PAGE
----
AMERICA'S PAINFUL DOCTOR SHORTAGE Conventional wisdom says we have too many physicians. So how come medical headhunters are thriving as they recruit for small towns and hospitals desperately short of staff?
By Shawn Tully REPORTER ASSOCIATE Jacqueline M. Graves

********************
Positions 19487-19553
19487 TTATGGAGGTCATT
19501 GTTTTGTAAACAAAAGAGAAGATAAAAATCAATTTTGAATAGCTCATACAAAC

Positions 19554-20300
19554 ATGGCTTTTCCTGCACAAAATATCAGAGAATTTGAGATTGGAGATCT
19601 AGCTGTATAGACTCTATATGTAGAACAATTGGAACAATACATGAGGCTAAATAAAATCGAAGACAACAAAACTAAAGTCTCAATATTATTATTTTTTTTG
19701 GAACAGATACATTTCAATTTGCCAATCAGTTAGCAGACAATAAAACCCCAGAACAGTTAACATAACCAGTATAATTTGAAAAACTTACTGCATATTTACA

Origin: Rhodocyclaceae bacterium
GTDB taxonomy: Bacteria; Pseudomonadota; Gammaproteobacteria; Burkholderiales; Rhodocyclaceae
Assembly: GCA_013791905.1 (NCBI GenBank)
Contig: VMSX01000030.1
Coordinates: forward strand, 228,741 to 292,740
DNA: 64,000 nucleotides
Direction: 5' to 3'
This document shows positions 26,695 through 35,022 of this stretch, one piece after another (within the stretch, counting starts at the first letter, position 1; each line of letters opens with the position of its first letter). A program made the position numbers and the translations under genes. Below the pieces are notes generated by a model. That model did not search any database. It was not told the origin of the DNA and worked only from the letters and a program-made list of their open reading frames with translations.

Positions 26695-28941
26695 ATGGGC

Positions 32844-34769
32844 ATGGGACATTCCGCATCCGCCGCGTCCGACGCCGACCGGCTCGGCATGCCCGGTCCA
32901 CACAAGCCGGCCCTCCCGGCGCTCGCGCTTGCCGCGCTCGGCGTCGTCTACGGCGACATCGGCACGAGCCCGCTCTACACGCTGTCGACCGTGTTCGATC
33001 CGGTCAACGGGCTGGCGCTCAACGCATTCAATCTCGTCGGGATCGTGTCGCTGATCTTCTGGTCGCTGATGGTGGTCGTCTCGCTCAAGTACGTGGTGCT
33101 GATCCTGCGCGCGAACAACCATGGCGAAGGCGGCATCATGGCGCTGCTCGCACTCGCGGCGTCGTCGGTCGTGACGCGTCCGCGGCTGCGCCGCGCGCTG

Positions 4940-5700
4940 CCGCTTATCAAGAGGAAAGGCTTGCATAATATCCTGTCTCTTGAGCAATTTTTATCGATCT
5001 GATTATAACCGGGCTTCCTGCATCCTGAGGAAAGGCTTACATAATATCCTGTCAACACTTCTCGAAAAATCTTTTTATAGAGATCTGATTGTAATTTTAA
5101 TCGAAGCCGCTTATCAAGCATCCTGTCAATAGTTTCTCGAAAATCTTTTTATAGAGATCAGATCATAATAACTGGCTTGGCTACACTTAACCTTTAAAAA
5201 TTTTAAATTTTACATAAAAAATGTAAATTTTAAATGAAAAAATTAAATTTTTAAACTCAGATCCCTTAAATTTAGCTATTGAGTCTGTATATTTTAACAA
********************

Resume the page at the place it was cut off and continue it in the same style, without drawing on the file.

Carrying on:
(FORTUNE Magazine) – MOST CURES for America's ruinous, $800-billion-a-year medical bill focus on changing our profligate insurance system, which encourages patients to consume -- and doctors to provide -- too much health care. But inflated demand is only one jaw in the giant vise squeezing U.S. businesses and taxpayers. The other is a severe limitation on supply. Misguided policies have frozen the number of American medical schools and barred foreign doctors from practicing here. The number of physicians has risen much more slowly than the rapid growth in demand for tests and operations. The result: While most doctors are richer and busier than ever, large parts of the country are struggling to cope with chronic staff shortages. This is not the conventional wisdom. Quite the opposite. While America's medical establishment admits there's a shortage of most types of doctors in inner-city and rural areas -- and primary-care physicians virtually everywhere -- it continues to insist that the main problem is too many doctors, not too few. ''We have a more than adequate supply,'' says Dr. Edward J. Stemmler, executive vice president of the Association of American Medical Colleges. ''There is no compelling reason for medical schools to increase their size.'' In a report to Congress on Medicare reform, a commission of prominent health care experts echoes Stemmler's views: ''The number of physicians exceeds, or will soon exceed, that required to meet national health care needs.'' How can that be? Because, the argument goes, the law of supply and demand does not work when it comes to medicine. Under the prevailing system of fee- for-service health insurance, doctors get paid no matter how many tests and procedures they perform, and in many cases, no matter what they cost. In addition, constant advances in technology, notes Princeton University economist Uwe Reinhardt, give doctors ''considerable power to create what they view as justifiable demand for their services.'' Nor do consumers (patients) complain overmuch, since they pick up only a small fraction of the bill. So in this unnatural market, any increase in supply (the number of doctors) wouldn't necessarily reduce prices and might even increase overall demand (total health care spending). IN FACT, the physicians' power to create demand is waning. The reason: Traditional fee-for-service health insurance is steadily giving way to a system in which big health care purchasers -- HMOs, managed-care networks, and similar groups -- attempt to reduce unnecessary tests and operations by putting doctors on salaries and fixed monthly payments and by screening and approving procedures in advance. Already 38% of insured Americans are covered by HMOs and other managed-care programs. And with both President George Bush and Bill Clinton pledging to rely on managed care and managed competition as the foundations of their proposals to reform health care, that percentage will likely soar in the years ahead. How would increasing the supply of doctors dovetail with a more rapid shift to managed care? Beautifully. In a national system of managed competition, health care providers competing to win the business of big buyers would be under tremendous pressure to offer the best-quality service at the lowest cost. A plentiful supply of doctors would help them do just that. As high- priced clinics and practices lose business, some doctors, particularly those primarily serving the shrinking fee-for-service sector, would find their now busy schedules partly empty. It's reasonable to expect that their reaction would be the same as in any industry with excess capacity: Reduce prices to lure more customers. Even if the shift to managed care proceeds less rapidly than promised, there's plenty of other data -- largely ignored -- to suggest that those who maintain that the U.S. is suffering from a doctor glut are wrong. By international standards, the country is hardly oversupplied. America has 2.3 doctors for every 1,000 people -- vs. 2.9 in Germany and 2.6 in France -- even though the U.S. spends almost twice as much per capita on health care. The most striking evidence of a doctor shortage is the extraordinary labor market for physicians, a Shangri-La far removed from the tumultuous, competitive arena for the average lawyer, architect, and engineer. While white-collar America grapples with layoffs and pay cuts, doctors in some specialties choose from dozens of job offers and go on to earn as much as the chief executive of a $100-million-a-year company -- around $200,000 annually. The chance of joining the jobless is about as likely as contracting scurvy. ''For physicians, a job search is like dining at a gourmet buffet,'' says Roy Huntsman, a management consultant to 200 doctors in central Florida. ''The choices, and the incomes, are fantastic.'' Since the late 1970s, the number of doctor recruiters in the U.S. has jumped from about 25 to more than 1,000 -- one for every 20 annual graduates of residency programs. Most, not surprisingly, find the notion of a physician surplus ludicrous. ''This isn't just a regional or specialty problem, but a plain shortage,'' says Susan Cejka, president of the largest recruiting firm, Cejka & Co. in St. Louis. ''If there weren't a shortage, our industry wouldn't be thriving.'' A study by Merritt Hawkins & Associates, a Texas recruiting firm, found that 87% of America's 5,000 hospitals are urgently seeking doctors, and that 86% of all physicians in their last year of residency received 50 or more job , inquiries, many of which led to offers. Says the firm's chief executive, Joe Hawkins: ''The reality is that there's no such thing as an unemployed doctor in America. But the myth of too many doctors dies hard.'' One reason may be that doctors prefer not to acknowledge the extent to which an imbalance in demand and supply accounts, at least in part, for their high incomes. Between 1982 and 1992, spending on doctors' services, adjusted for inflation, jumped from $75.3 billion to an estimated $165.5 billion. The principal motors of that increase were spectacular advances in technology and a rapid rise in the ranks of elderly Americans, which fueled demand for everything from cataract operations to electrocardiograms. From his campus- like clinic in Fort Myers, Florida, for example, Dr. David Brown sends around town a bus to conduct free eye examinations. Using a new surgical technique -- fine incisions that don't require stitches -- he can perform in about 15 minutes cataract operations that in the 1970s could take several hours. In addition to such demand-boosting advances in productivity, doctors' incomes in the 1980s soared because new restrictions were imposed on the supply side. Since 1982, the number of physicians who care for patients has grown 34% to 520,000, less than one-third as fast as the 119% increase in real (inflation-adjusted) spending. The dearth of doctors is mainly a legacy of two glaring public policy errors: freezing medical school places and shutting out foreign doctors. Medical schools expanded in the 1960s and 1970s. The turning point came in 1980, when an influential study commissioned by the Department of Health and Human Services predicted a huge surplus of doctors by 2000. Urged on by state medical societies, state governments stopped building new medical schools. Worse still, almost all America's 126 medical colleges cut back enrollment. Ohio encouraged the cuts by providing the same level of funding for fewer students. Between 1982 and 1991, the number of medical school graduates declined 3% to around 16,000 a year. As medical schools contracted, the only other source of new doctors -- foreign-trained physicians -- was also restricted. In 1976 the U.S. passed a law that required foreign doctors who had finished a residency program in America to return to their home countries for two years before they could reapply to live in the U.S. As a result, most foreign doctors stopped practicing here after finishing their residencies. Instead, they stayed home or found lucrative work in the Persian Gulf. Until the 1976 law was passed, Canadian doctors were treated virtually like U.S. doctors. They could cross the border to practice on easy-to-obtain five- year permits. The arrangement made sense: Canada's residency programs are fully accredited in the U.S., and 42 states accept Canada's licensing exam. But then the 1976 law slammed the door on many Canadian doctors by requiring them to obtain a full-time resident's green card before practicing in America. That's tremendously cumbersome. A candidate must secure a job offer in the U.S. that the employer is willing to keep open for the year or two it takes to get a green card. With supply constrained and demand soaring, doctors' incomes exploded. In 1982 the average physician collected $194,000 in gross revenues, measured in 1992 dollars. This year the figure is $318,000. According to a telephone survey by the American Medical Association, doctors on average earned $164,000 after expenses and before taxes in 1990, compared with $112,000 in 1985. THE MOST HANDSOME gains went to the medical royalty, specialists. They consist of two groups: surgeons and nonsurgical specialists, who focus on ailments such as heart disease and cancer. In 1990 surgeons earned an average of $236,000 a year. The typical generalist, or primary-care doctor -- family doctor, pediatrician, or internist -- makes much less, just over $100,000. American doctors are much better paid than foreign physicians. As compared with the $164,000 average in the U.S., the world's best-paid doctors are the Germans, at $120,000 a year. British physicians earn an average of about $65,000, and the Japanese $78,000. The pay gap between specialists and primary-care physicians has put the tightest squeeze on the doctors America needs most -- the generalists, who are the foundation of the managed-care system and a bulwark of small-town America. These doctors are mainly paid by the visit rather than by procedures; hence, their productivity, and income, rose far more slowly in the 1980s than the specialists' did.